Went down the DF, Mexico, Cuidad Mexico, whatever you want to call it, to relax and have a vacation, visit with our dear friends, eat tacos, and find urban pig farms. I got to do all of these things except one.

dfpigmural

We took a red-eye flight, arrived at Benito Juarez airport at 6 in the morning. Amazingly, Nick picked us up, cup of coffee in hand. The first thing you notice about Mexico City is how many people there are. In every corner, in their cars and on the highway, selling fresh squeezed juice, making quesadillas, protesting, celebrating: people. I found it terrifying and overwhelming.

dfelchopo

But then I remembered my beehive. When you open an active hive, the bees will want to defend their colony and to do that they will sting you. In order to avoid stings, you should use a smoker, but you must also remain very very calm. There’s a place I go in my mind when beekeeping, and so during my time on the streets of Mexico City, I would go to that same place. Calm, almost out of body. Then the altitude–7,000 feet–starts to get to you. Then the polluted air starts to get to you. Don’t get me wrong, though, I loved the DF!

Mainly because we were lucky to stay at Casa de los Amigos, a Quaker hostel filled with peace activists. It was the former home of the muralist Orzoco, and was very tranquil. Nick and all the volunteers at the casa would make breakfast and then out Bill and I would go. Every corner of the DF has something going on. One day in a park, I came across a pseudo-bullfighting ring where old men pretended to be bulls (they held a pair of impressive horns) and other men practiced their matador skills.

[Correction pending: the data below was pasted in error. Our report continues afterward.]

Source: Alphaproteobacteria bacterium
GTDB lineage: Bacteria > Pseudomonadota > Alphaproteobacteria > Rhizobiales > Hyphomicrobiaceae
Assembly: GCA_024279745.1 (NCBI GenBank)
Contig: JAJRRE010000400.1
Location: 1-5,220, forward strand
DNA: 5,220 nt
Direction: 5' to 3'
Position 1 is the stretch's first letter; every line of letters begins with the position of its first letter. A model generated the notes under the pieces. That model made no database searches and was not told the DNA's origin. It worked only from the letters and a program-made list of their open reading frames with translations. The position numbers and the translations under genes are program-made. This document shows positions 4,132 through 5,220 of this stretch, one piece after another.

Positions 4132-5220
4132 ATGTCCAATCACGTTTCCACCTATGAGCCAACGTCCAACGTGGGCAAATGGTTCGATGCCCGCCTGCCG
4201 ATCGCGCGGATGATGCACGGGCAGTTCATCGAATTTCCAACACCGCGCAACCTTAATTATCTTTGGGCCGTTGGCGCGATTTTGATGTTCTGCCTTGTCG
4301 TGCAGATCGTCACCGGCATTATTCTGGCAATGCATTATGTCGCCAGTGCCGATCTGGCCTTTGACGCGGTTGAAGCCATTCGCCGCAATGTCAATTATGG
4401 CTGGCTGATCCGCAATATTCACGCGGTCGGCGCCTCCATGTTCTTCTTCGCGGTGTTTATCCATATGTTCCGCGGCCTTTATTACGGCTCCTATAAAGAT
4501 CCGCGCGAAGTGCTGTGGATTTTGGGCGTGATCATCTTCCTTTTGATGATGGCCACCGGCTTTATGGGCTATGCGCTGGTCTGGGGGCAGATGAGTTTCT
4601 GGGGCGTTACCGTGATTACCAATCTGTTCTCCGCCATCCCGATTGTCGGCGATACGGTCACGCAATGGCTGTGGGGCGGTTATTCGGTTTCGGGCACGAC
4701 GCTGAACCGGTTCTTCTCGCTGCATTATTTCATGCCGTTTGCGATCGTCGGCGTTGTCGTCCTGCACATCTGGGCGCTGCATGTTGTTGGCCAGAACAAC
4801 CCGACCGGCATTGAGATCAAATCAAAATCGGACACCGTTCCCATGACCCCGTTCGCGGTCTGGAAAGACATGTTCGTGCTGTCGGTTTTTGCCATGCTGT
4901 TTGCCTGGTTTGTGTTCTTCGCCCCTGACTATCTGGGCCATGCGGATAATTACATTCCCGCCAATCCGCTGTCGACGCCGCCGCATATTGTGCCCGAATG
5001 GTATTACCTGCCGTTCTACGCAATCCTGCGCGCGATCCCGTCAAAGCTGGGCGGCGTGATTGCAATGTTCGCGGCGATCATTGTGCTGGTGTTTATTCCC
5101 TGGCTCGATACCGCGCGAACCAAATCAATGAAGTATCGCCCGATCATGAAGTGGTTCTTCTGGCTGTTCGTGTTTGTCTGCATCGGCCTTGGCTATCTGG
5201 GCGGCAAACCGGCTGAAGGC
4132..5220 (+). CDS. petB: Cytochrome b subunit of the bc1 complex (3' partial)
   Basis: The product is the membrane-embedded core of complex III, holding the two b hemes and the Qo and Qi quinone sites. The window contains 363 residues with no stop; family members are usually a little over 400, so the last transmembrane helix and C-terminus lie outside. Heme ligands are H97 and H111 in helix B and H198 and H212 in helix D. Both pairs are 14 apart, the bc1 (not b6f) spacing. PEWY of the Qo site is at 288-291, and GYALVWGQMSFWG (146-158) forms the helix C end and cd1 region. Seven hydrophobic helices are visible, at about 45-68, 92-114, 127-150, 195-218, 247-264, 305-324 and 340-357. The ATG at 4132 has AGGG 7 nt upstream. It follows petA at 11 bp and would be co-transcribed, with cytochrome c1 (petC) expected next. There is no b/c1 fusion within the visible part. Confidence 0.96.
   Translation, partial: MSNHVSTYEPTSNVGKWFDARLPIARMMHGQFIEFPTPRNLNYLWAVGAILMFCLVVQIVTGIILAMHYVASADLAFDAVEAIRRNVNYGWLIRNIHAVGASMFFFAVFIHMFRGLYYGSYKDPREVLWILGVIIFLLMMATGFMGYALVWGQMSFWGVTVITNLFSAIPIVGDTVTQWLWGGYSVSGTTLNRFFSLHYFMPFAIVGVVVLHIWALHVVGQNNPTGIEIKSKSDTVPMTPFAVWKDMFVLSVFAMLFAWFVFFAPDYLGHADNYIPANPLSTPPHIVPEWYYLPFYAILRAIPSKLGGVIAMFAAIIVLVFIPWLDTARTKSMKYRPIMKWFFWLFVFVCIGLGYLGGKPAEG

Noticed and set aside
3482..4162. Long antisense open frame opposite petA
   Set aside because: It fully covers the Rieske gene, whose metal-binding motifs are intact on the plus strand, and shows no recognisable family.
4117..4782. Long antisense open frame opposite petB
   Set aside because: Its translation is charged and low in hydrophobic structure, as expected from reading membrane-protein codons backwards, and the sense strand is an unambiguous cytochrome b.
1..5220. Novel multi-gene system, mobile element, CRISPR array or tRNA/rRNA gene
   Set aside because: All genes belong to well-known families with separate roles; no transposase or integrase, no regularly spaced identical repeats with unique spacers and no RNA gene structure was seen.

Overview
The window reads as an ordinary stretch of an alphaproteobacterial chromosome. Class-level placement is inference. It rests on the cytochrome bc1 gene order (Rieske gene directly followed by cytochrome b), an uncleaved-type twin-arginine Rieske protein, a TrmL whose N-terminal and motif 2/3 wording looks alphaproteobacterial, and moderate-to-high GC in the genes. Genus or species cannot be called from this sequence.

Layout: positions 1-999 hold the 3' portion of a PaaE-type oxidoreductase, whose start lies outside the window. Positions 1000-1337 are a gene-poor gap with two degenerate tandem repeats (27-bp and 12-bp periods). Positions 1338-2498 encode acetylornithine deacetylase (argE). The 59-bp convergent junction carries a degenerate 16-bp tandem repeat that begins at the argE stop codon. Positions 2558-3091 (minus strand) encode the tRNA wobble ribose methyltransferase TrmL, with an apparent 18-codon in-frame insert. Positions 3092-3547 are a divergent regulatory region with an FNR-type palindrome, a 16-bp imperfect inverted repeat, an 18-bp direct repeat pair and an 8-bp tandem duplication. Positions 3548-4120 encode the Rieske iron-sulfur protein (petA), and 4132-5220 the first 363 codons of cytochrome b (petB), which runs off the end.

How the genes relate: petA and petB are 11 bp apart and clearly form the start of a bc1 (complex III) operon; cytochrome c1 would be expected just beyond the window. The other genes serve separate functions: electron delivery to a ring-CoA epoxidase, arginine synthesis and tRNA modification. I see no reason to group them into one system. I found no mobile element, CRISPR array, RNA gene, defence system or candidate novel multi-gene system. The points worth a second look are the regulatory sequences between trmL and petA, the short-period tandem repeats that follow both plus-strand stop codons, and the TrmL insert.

dfbillbagofjuiceOr, in a market we stumbled upon a hand-cranked machine that crushed entire pineapples into the most delicious juice ever (then poured into a plastic bag with straw, cost: 50 cents). Almost every street has a line of taco/torta/quesadilla stands, some made with blue corn. The main market–the Merced–hosted 4 city-sized blocks worth of produce, botanicas, and housewares. The mole area alone was awe-inspiring.

dfmole

But I did want to see some urban farming. So I hooked up with the lovely Lily, one of the founders of an urban garden in the Plaza Roma in the middle of the city. One day we were there for a barter fair, where people traded stuff they made or found, I made some cards and got some homeopathic propolis digestion aid.